Are diamonds more of a frenemy to the financial lives of young couples — rather than a girl’s best friend?
Singer Jennifer Lopez and Alex Rodriguez, the former professional baseball player, announced their engagement over the weekend, and Lopez showed off her square-cut diamond engagement ring on Instagram FB, -0.91% to her 88.5 million followers. Lifestyle magazines have been asking jewelers to pitch their estimates on how much the ring might be worth. Assuming the ring is 15 carats, colorless and of pristine clarity, it could be worth $1.4 million, one jeweler told Cosmopolitan. Others speculate that the ring could be valued at multiples of that.
Other couples in America are putting less emphasis on diamonds. Nearly one-in-four millennials said they would have no problem selling their engagement ring to pay for a house or college.
It sounds romantic, but young couples in America are actually putting less emphasis on diamonds. Nearly one-in-four millennials said they would have no problem selling their engagement ring to pay for a house or college, according to a recent survey by WP Diamonds. Less than one-quarter of older generations feel the same way. This tallies with a slew of studies that conclude young Americans value experiences over stuff. They don’t feel tied by the same social conventions as their parents or even older siblings.
Diamond engagement rings are a post-World War II marketing construct. The industry was also given a boost by generations of romantic movies. Giving a diamond ring to mark an engagement goes back to the “A Diamond is Forever” campaign by the DeBeers diamond company, which trademarked the sentiment. It was written by copywriter Frances Gerety in 1947. Men spend an average of $6,351 on an engagement ring, up 25% in six years, according to a 2017 survey of 14,000 U.S. adults who were engaged or recently married and used the wedding website The Knot.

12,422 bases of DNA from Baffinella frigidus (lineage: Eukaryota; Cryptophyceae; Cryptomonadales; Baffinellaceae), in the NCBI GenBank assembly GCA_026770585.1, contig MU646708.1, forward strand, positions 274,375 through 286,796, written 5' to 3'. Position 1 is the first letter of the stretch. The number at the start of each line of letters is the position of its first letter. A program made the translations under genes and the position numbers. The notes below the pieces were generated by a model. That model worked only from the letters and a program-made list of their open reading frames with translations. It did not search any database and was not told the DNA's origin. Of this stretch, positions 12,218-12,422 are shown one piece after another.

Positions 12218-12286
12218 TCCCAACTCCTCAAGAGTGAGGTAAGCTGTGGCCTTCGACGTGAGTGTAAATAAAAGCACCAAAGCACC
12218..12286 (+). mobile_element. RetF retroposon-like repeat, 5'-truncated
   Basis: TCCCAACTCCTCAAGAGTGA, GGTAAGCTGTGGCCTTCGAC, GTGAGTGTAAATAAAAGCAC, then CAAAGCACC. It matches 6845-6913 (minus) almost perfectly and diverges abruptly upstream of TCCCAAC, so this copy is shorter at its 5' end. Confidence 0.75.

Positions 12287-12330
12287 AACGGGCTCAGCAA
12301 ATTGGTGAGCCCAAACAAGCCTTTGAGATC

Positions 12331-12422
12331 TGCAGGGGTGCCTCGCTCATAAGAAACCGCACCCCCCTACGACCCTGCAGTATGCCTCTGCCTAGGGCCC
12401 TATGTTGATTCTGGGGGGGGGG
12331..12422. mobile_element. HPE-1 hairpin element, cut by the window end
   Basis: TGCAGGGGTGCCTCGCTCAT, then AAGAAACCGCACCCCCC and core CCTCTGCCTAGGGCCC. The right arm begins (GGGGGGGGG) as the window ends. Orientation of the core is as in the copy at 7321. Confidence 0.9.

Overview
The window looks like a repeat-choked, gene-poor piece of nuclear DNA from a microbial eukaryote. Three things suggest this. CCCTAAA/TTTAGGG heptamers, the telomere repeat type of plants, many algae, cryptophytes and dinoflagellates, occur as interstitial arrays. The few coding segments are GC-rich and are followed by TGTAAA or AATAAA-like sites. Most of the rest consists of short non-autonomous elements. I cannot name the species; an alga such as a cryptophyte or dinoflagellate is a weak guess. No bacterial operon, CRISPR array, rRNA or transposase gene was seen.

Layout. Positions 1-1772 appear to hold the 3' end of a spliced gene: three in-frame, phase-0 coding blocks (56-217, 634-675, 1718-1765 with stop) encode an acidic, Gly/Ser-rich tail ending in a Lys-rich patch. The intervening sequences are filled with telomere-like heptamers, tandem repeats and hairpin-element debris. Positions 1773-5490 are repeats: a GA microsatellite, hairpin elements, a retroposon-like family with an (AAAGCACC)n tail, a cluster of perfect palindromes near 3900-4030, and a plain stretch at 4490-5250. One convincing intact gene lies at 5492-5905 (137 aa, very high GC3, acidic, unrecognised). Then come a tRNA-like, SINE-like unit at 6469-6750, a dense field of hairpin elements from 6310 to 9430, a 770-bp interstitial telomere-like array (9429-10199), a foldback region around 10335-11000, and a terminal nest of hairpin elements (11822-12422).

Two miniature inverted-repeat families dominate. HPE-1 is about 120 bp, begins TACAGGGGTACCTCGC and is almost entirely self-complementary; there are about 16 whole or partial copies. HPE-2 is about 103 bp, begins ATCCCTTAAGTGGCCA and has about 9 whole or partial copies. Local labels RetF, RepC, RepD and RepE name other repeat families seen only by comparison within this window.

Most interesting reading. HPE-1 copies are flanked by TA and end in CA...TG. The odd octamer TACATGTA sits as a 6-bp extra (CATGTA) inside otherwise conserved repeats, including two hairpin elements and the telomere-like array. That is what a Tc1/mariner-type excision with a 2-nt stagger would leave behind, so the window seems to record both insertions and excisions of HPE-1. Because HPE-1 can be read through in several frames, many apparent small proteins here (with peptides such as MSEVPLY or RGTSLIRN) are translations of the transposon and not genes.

This man wrote to MarketWatch to ask whether it was appropriate to ask his fiancée to leave her diamond engagement ring to his daughter. (This writer advised him: “If you don’t feel comfortable giving her this engagement ring outright, you should probably (a) give her something else for your engagement (maybe a vacation in some amazing place) or (b) remain single. Don’t give her a ring with conditions attached.”) But his question suggests that more people are, perhaps, aware of the rising cost of diamonds.
Their value becomes especially important if a couple parts ways before the big day. Engagement rings have become the subject of a tug of war when the relationship breaks up. Last year, a young lawyer in D.C. sued his fiancée for the $100,000 4.06-carat engagement ring he gave her. He called it a “conditional gift.” (Family law varies by state, but in New York City and Washington, D.C. the gift of an engagement ring only becomes complete at the wedding ceremony.) There have been similar cases of couples going to court (and the papers) to retrieve the precious ring.
Diamond rings can become the subject of a tug of war if the relationship breaks up. Last year, a young lawyer in D.C. sued his fiancée for the $100,000 4.06-carat engagement ring he gave her.
There’s also good financial reason to ditch the diamond ring altogether and, say, put the money in an account to save for a home or start paying off other debts. Outstanding student loan debt totaled $1.46 trillion in the fourth quarter of 2018, up $15 billion on the previous quarter. Yet only a small fraction of younger Americans appear to be focusing on saving. Some 16% of Generation Xers say financial planning is part of their goals versus 27% of millennials, according to a recent survey from Allianz Life.
Not everyone believes that posting a photo of your ring on social media like J-Lo is a good idea. “The most gracious way to show your ring on social media is by posting a photo of your left hand that also includes you and your betrothed, according to the Who What Wear blog. “Your friends and family are likely dying to see your ring, so obliging them with a picture shouldn’t be considered bragging. However, posting close-up images of your new engagement ring can be a bit much.”